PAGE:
The fulfillment world is on the cusp of a new robotic revolution. Adding an autonomous mobile robot (AMR) fleet to your distribution center is one of the most powerful productivity steps you can take this year. Whether your goal is to cut fulfillment costs or increase fulfillment capacity, the key to maximum improvement lies in decoupled AMRs.
Decoupled AMRs are a technology and a methodology for fulfillment operations in which orders, human piece pickers, and autonomous transport robots are treated as entirely independent from each other. The robot vehicle isn’t paired to an order. The picker is not paired with (does not accompany) the robot. Instead, in decoupled fulfillment automation, fleet-controlled autonomous robots optimize materials handling by picking up order-totes, transporting them to the next picking location or to the shipping area, and setting them down at the destination without any oversight by workers. This means that the picker is not leading, following or waiting for the robot.
This robot-human collaboration transforms fulfillment operations because the robots are more than automated carts. In decoupled AMR, an order may be held in usually one tote, be piece-picked by several workers, and shuttled from one location to another by a series of robots assigned on an ad hoc basis by the software. Each AMR performs one leg of the order fulfillment transport path, which of course ultimately ends at the shipping area.
Takeaway: All autonomous mobile robotic systems are not created equal. Decoupling is the key.
Decoupling the robot from the worker allows each to go to locations independently when ready. This solves the old “traveling salesman” problem that has long constrained the picking process: while the picker and the robot have to go to the same shelf location they do not have to be there at the exact same time. Removing that constraint means neither robot nor human ever waits for the other. Workers can dedicate themselves to picking only, and remain within a comfortably defined product aisle zone. Robots, on the other hand, spend their time independently placing totes at the ready within picking aisles, receiving optimized “transporting assignments” from the software and moving totes without any human assistance.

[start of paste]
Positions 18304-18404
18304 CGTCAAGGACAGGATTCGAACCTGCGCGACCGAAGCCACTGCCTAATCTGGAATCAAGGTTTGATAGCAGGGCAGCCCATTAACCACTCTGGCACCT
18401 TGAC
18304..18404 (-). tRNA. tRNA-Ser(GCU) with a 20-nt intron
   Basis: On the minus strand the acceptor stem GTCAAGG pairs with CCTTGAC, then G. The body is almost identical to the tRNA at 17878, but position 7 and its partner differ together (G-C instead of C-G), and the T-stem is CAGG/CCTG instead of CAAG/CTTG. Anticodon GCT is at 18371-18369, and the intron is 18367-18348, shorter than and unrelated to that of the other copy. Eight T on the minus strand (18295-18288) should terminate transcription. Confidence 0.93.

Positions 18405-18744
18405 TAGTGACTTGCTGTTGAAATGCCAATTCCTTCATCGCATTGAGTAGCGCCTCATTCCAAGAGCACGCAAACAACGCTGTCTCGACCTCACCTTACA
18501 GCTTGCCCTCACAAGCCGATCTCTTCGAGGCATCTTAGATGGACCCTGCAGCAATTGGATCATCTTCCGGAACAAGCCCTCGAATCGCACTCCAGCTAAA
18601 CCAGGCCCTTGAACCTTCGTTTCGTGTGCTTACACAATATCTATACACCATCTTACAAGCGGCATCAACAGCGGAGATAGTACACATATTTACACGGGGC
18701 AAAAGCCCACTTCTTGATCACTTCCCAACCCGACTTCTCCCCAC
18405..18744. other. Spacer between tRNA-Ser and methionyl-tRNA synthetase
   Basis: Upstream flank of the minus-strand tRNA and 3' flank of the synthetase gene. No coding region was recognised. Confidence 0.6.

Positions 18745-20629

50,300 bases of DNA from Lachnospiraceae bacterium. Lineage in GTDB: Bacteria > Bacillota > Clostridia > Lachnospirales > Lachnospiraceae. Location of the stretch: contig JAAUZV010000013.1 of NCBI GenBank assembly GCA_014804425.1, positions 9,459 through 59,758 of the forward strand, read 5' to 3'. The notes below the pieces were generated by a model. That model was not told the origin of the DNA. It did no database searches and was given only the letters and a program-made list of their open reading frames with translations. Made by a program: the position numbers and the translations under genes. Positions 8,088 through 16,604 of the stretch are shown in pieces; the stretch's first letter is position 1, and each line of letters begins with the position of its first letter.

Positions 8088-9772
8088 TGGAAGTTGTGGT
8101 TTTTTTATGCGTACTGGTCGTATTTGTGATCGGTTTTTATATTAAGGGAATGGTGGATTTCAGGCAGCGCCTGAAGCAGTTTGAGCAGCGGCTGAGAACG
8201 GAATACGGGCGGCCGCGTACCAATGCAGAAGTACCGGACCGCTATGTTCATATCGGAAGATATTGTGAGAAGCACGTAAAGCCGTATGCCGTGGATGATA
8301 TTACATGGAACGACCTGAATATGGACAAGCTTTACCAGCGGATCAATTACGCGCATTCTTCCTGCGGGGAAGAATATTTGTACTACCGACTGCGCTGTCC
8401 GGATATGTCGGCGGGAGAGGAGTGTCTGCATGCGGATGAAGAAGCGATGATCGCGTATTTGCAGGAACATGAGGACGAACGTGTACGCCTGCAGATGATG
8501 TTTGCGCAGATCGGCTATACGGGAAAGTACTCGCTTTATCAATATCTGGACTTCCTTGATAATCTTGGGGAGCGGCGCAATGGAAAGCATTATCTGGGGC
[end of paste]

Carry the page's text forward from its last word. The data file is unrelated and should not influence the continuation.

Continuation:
This solves the overall picking efficiency problem at the highest level, guaranteeing maximum fulfillment throughput and minimum time-to-ship per order while optimizing labor costs by right-sizing the picking staff.
The result? You can handle your existing workload with fewer pickers in fewer hours. Your existing warehouse space can handle more orders, raising your capacity limit. Your customer service improves dramatically due to fewer picking errors and shorter order response times.
Takeaway: Right-sized staffing, higher capacity, faster time-to-ship, fewer bad picks, much happier customers.
You may be accustomed to seeing robotic solutions for warehouse operations that pair up workers with robotic carts, but that has changed. The latest decoupled AMR technology creates a simultaneous dual workflow using parallel teams of workers and robots. To review, neither worker nor robot is assigned to process an entire order exclusively. Pickers place items from the product shelves into pre-positioned totes, then confirm that the tote is ready to move on. Next, the software dispatches a robot along the optimal path to the shelf, where it grabs the tote and transports it either to the shipping area directly or to another location to receive more items in the order. Any robot can move any tote.
Separating piece picking into discrete actions that can be performed by multiple robots and pickers creates an efficient, fluid process. It vastly reduces worker stress by eliminating lifting and carrying totes through the warehouse aisles. Worker job satisfaction increases, which leads to higher retention rates. And making pickers more productive can combat the labor shortage challenges so chronic in many geographies.
Comparing the use of decoupled AMRs to a manual picking scenario have found a staff of workers can process the same number of order lines faster, with significantly lower physical stress. Now, that’s a revolution!